In closely examining the relationship between Nigeria and the oil companies, it seems that the oil companies actually prefer a business arrangement in which national policy concerning oil and gas exploration and production is made by Nigerians who do not come from the oil region. The reason is that it allows them to form an alliance with Nigerians who have no other interest apart from a desire to maximize the exploitation of the oil wealth in the Niger Delta/South-South to enrich themselves and their regions of origin. Therefore, a large proportion of Nigerians who make public policy about oil and gas seem to have the same strategic interest as that of the oil companies. They want to accumulate as much personal wealth as possible by maximizing the exploitation of the petroleum and gas wealth. This is why corruption is rampant in the oil sector in Nigeria. The Nigerian National Petroleum Development Corporation (NNPC) is the heart, soul and blood of corruption in Nigeria because it is the primary instrument for transferring national wealth into private wealth through oil blocks and various contracts.
The fact that national policy on oil and gas exploration and management is made by Nigerians from outside the oil region does not take away the fact that some of the sons and daughters of the Niger Delta/South-South have served as the heads of the Nigerian National Petroleum Corporation and Ministers of State for Petroleum Resources. However, having a son or daughter of the oil region serving as the head of the national oil corporation does not contradict the fact that policy decisions on oil and gas are crafted by those who wield military and political power. In a nutshell, the sons and daughters of the region merely serve as figureheads while the real decisions are generally made by those who wield political power. This accounted for Mrs. Diezani Alison-Madueke’s statement that “I have stepped on many big toes, particularly the feet of cabals” (Agande, 2015, April 23). The cabal refers to those who wield power and control the oil industry. Even former President Goodluck Jonathan was not free in making certain decisions due to the overwhelming political influence exercised by those who control the oil industry. Therefore, the fact that a son or daughter of the oil region is a major figure in NNPC and its-related agencies does not give the individual substantive power to actually create and implement policies that might be beneficial to the oil region and the country as a whole. This was vividly demonstrated by the frustration Dr. Ibe Kachikwu, (Minister of State for Petroleum Resources) a son of the oil region, expressed in his letter to President Muhammadu Buhari over the awarding of contracts and the appointment of people into the NNPC. Part of his letter included the following statements which pleaded for presidential involvement in the matter:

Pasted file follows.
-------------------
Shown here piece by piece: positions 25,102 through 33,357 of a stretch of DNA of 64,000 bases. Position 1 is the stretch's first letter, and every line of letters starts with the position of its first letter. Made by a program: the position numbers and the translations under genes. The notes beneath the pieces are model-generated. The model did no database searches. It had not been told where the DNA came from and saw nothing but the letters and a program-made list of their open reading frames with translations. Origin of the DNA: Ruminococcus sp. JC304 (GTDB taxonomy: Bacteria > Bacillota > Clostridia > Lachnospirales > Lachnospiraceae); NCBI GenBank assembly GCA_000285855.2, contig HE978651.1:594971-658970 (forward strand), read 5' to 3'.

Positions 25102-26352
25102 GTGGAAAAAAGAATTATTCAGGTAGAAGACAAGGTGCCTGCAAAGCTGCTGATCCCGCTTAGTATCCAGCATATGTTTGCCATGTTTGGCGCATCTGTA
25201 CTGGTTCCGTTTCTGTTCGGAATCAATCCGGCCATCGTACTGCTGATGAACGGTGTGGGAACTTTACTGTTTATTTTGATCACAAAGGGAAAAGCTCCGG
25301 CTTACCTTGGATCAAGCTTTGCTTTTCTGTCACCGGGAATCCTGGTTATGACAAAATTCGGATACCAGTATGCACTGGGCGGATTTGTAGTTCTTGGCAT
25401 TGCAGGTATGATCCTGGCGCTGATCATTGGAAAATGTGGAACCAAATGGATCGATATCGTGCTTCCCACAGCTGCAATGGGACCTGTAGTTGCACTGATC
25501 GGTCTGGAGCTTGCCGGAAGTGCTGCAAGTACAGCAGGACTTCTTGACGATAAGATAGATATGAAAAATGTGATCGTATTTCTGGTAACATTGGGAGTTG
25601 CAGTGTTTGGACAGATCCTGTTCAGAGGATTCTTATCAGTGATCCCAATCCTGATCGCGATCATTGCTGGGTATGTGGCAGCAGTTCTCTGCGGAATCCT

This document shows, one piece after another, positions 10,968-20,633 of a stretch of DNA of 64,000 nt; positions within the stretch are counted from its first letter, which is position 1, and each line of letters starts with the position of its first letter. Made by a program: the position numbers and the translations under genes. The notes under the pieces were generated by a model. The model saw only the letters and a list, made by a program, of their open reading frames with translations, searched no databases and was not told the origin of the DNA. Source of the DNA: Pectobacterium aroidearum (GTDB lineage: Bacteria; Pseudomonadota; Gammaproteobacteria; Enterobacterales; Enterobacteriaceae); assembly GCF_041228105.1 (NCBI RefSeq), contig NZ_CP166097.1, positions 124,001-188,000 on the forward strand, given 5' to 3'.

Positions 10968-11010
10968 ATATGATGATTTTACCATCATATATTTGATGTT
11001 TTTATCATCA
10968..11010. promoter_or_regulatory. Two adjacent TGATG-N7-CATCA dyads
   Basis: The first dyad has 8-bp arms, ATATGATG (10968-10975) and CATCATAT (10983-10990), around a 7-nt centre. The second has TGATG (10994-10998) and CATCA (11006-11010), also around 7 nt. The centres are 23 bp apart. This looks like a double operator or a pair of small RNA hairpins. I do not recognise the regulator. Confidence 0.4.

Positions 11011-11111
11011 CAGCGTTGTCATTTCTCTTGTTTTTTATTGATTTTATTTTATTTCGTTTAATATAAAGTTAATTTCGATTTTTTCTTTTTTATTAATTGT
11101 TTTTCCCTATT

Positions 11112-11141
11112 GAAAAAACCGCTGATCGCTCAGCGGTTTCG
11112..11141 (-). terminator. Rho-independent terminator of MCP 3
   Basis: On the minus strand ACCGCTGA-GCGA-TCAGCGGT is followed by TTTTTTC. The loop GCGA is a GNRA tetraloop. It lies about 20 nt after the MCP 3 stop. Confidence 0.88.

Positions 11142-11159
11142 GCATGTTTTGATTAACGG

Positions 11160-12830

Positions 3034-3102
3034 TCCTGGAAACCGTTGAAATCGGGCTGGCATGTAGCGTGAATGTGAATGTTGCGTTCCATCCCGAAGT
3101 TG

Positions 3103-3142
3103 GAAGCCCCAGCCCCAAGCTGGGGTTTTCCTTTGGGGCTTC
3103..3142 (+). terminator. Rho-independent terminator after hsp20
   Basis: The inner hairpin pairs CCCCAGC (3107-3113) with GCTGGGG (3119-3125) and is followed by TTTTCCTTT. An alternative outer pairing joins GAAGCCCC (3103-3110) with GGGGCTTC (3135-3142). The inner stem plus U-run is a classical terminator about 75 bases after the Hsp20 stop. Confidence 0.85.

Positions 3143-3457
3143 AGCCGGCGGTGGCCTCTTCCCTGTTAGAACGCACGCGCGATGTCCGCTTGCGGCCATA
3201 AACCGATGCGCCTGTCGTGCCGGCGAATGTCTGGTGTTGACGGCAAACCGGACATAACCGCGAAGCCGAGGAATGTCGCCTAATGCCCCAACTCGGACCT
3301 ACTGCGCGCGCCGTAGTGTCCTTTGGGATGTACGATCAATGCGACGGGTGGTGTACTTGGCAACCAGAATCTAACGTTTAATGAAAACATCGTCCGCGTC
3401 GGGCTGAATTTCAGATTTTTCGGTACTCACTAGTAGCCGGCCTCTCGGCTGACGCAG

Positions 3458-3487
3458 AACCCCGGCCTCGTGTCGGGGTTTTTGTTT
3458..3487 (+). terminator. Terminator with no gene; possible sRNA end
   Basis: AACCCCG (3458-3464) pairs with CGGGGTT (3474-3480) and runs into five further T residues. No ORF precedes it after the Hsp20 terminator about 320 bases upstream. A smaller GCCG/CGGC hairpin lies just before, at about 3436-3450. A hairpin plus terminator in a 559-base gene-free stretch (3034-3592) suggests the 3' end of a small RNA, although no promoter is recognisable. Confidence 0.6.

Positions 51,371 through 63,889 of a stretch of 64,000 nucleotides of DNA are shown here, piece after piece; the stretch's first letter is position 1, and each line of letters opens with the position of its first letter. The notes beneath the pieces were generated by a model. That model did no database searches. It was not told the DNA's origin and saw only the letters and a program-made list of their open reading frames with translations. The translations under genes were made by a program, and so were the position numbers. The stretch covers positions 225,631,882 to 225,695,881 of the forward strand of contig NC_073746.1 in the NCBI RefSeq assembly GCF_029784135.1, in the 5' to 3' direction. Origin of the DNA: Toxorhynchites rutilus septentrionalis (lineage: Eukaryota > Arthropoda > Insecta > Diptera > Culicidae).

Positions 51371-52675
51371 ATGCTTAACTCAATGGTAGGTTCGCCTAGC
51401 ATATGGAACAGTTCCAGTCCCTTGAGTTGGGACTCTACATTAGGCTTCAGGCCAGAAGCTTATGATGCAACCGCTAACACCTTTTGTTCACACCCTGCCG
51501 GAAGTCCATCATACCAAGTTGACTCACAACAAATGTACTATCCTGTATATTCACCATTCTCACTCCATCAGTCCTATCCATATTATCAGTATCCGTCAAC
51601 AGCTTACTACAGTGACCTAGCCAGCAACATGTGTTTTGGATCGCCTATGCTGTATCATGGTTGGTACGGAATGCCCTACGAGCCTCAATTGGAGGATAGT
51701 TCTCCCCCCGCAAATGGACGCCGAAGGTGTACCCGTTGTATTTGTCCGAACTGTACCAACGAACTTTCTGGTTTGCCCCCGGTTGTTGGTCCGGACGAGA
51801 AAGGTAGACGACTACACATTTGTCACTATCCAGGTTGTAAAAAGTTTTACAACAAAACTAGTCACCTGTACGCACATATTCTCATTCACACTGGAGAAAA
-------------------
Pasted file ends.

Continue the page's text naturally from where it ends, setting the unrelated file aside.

That you save, the office of the Minister of State from further humiliation and disrespect by compelling all parastatals to submit to oversight regulatory mandate and proper supervision which I am supposed to manage on your behalf.
You kindly instruct the GMD to effectively leave the NNPC to run as a proper institution and report out along due process lines to the Board and that Your Excellency instructs that all reviews be done with the Minister of State prior to your decision (Eboh, 2017, October 3).
It is evident from Dr. Kachikwu’s letter that those who originate from the regions that supposedly wield power and control the oil wealth in Nigeria disrespected and ignored him because he is from the South-South, which does not wield power in Nigeria. Apparently, even though he was supposed to be at a higher political and administrative position, the bosses of the NNPC subdivisions did not accord him respect. There is no doubt that Mrs. Alison-Madueke went through a similar experience dealing with those Nigerian elites who assumed that they own Nigeria and the oil wealth. It is apparent that the Economic and Finance Crimes Commission (EFCC) is not interested in probing the $25 billion contract allegation as well as other hidden contracts that allow certain people to lift oil because the allegations involve individuals who originate from the regions that supposedly wield power in Nigeria. This means that the EFCC is only fighting a tactical war on corruption against those who do not support the current administration. Those who support the administration have nothing to fear since the EFCC is not interested in them.
In any case, due to a commonality of interests, both the oil companies and those Nigerians who benefit greatly from the oil wealth do not care about the inhabitants of the oil region. Their primary goal is to exploit the resources and accumulate wealth. Therefore, “nationalization” is merely a euphemism for private ownership of the oil wealth. It allows non-indigenes of the oil region to lay claim of ownership and make decisions about the resources in their favor. Hence, the principle of derivation is frowned upon because it would deprive those elites from the Non-Oil Producing Regions the ability to accumulate wealth.